Copyright © 1997 by Theosophical University Press. All rights reserved.
THEOSOPHICAL SOCIETY PASADENA - US
A Mahatma endowed with power over space, time, mind, and matter, is a possibility just because he is a perfected man. Every human being has the germ of all the powers attributed to these great Initiates, the difference lying solely in the fact that we have in general not developed what we possess the germ of, while the Mahatma has gone through the training and experience which have caused all the unseen human powers to develop in him, and conferred gifts that look god-like to his struggling brother below. — W. Q. JUDGE: The Ocean of Theosophy, pp. 11-12
Two things are involved in the development of spiritual powers. First, we must understand ourselves, then comprehend the universe of which we are a part. It is the same with any student. He who would research in a scientific laboratory must begin by learning the theory and then how to use the equipment with which to conduct experiments.
No door opens without the right key. The knowledge of our own constitution, of our own capacities and powers, is the key which will unlock the door to the inner worlds of being lying within and behind and beyond the physical world. Here is the meaning of the expression "self-directed evolution." The world lags in its evolution, suffering and confusion prevail, because for so long we have been taught to look outside ourselves for strength and spiritual wisdom. Religion tells us to rely on a vague and distant God, while science offers the barren idea of a ruthless nature as the great evolutionary force.
But theosophy says: know thyself, for within lie all the wisdom and potencies of the universe. The urge to evolution through self-expression and experience does not come from blind physical nature. It comes from our own higher spiritual self, so only within ourselves can we find the knowledge and the power to achieve the aims of evolution. Without our own vision, willpower, and courage we could never get anywhere. A child can be helped and guided by parents and teachers. But only it can make itself walk, eat, study, or use its physical and mental faculties.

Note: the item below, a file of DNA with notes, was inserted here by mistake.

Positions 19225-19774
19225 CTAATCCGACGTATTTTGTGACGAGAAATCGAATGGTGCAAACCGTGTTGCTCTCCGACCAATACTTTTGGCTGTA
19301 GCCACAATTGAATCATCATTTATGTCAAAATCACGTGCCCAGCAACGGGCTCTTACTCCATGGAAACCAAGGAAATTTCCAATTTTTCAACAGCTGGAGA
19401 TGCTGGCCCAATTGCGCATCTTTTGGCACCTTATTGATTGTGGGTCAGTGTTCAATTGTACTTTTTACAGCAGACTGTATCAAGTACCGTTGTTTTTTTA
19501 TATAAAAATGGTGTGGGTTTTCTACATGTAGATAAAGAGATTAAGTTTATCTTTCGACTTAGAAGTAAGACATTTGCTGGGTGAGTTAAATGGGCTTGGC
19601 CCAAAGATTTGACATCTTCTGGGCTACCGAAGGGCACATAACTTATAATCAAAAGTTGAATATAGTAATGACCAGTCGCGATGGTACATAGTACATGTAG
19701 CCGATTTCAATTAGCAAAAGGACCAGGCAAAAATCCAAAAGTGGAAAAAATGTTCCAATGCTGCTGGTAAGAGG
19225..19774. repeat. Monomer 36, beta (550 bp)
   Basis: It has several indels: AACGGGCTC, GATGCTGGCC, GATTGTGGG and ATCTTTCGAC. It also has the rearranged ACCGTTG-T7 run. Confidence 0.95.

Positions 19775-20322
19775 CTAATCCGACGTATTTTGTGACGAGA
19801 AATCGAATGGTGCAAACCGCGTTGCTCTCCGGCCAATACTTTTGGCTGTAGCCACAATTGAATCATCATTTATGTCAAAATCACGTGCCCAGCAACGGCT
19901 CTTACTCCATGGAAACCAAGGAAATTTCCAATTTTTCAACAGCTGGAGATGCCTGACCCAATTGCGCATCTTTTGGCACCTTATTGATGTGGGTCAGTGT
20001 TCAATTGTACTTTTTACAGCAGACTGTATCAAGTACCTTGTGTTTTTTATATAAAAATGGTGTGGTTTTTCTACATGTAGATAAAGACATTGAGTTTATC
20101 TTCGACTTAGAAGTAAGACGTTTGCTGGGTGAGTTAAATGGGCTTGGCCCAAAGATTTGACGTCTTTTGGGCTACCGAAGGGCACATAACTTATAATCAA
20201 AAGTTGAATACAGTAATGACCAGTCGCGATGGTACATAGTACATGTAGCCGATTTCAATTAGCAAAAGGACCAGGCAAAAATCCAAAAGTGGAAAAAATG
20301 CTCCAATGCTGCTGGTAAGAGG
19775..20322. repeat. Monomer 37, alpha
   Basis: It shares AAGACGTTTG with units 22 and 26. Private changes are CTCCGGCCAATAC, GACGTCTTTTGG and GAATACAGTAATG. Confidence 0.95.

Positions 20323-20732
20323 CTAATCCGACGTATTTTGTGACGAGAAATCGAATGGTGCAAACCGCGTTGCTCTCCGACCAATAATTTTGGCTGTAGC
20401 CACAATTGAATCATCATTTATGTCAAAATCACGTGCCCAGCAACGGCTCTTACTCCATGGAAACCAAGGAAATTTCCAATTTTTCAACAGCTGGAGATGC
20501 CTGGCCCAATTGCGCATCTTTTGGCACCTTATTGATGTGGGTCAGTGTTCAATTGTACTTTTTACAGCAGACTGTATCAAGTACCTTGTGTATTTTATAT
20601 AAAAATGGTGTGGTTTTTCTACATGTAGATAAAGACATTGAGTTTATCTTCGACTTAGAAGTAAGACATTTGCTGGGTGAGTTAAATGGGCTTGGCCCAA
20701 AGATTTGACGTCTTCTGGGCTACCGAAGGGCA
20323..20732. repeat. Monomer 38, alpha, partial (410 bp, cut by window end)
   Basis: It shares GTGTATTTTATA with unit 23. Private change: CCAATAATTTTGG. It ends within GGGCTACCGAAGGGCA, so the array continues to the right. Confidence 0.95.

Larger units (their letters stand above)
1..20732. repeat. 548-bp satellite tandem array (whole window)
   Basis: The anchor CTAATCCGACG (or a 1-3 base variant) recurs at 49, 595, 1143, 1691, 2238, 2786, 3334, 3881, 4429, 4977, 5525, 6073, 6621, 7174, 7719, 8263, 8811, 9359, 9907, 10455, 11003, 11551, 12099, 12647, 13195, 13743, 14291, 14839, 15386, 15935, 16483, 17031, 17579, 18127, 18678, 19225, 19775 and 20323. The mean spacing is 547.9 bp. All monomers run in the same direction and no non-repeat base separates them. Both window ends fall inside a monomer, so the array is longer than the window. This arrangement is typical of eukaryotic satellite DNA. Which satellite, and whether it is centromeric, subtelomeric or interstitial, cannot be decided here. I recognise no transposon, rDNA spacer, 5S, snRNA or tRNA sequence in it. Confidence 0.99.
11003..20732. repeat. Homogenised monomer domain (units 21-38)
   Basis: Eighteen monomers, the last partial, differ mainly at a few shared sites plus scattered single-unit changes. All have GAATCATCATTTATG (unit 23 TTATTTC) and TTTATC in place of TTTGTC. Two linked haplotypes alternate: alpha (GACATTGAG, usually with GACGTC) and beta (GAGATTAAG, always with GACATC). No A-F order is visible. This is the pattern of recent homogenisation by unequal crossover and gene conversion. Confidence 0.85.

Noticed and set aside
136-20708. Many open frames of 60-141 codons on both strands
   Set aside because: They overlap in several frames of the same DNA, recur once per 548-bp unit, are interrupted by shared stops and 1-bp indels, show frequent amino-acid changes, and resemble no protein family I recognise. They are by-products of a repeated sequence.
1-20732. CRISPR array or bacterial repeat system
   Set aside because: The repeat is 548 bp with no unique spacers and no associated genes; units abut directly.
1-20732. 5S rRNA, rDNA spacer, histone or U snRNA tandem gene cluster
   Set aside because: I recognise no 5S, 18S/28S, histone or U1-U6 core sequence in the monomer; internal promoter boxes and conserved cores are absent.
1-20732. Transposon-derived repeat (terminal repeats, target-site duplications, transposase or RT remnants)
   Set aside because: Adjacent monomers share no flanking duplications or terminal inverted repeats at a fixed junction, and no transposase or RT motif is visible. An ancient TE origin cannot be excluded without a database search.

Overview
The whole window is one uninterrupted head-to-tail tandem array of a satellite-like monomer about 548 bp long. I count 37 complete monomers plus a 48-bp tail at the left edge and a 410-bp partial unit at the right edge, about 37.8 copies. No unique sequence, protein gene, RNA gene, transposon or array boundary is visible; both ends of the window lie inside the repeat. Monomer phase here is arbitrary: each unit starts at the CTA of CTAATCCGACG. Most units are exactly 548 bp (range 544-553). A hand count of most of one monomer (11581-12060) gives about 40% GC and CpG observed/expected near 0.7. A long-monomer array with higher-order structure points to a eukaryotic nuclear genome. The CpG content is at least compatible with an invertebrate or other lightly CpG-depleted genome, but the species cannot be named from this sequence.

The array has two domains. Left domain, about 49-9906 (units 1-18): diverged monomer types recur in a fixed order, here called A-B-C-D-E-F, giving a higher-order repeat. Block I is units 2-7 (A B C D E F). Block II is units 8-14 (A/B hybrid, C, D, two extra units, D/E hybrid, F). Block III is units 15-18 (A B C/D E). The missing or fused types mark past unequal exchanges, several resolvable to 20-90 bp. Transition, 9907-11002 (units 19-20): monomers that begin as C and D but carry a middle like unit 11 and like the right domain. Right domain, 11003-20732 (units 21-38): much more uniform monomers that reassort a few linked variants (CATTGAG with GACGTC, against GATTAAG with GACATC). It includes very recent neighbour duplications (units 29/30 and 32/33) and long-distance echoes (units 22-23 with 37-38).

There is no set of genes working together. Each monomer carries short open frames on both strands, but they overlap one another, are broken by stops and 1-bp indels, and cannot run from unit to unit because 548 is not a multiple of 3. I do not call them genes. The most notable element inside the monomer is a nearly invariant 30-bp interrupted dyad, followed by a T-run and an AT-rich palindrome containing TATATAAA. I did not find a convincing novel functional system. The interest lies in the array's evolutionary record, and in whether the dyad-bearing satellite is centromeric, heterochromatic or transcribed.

So one of the passwords of theosophy is self-directed evolution, which puts into our own hands the science of self-knowledge. It teaches what the seven basic elements of our constitution are, giving us the spiritual laws by which we can understand, control, and direct these elements. Only we ourselves can apply this knowledge in our daily lives to bring about a higher and quicker evolution of our own natures. Therefore the student no longer looks outside of himself for the strength to accomplish this, but becomes his own savior, powerful enough at last to make of himself a god in human form. Did not Jesus say: "Know ye not that ye are gods?"; "Greater things than these shall ye do"; and "the kingdom of God is within you" — thus pointing the way to the spiritual basis of self-directed evolution?
It is this kind of self-directed evolution that a mahatma has been practicing for many lives on earth. When we too grasp its importance and start to apply it practically to ourselves, we shall be putting our feet on the path that leads to the goal of human evolution, mahatmaship.
Some of the highest forms of mahatmic powers exist even now in all of us. There is the creative imagination, the power to visualize what we want or need or wish to do, and then give it mental form and direction. Successful business people inevitably possess this power, as do artists and scientists. All are highly gifted with creative imagination, yet everyone has it in some degree, and it can be developed in ourselves. Katherine Tingley wrote:
Visualize! Visualize! You touch a mystic law when you create in imagination the picture of mighty things, for you open a door to new powers within yourself. . . . If you aspire, visualize your aspirations. Make a mind-picture of your spiritual ideals, a picture of the spiritual life as you know it to be, and carry that picture with you day by day. — Theosophy: The Path of the Mystic, p. 49
Copyright © 1997 by Theosophical University Press. All rights reserved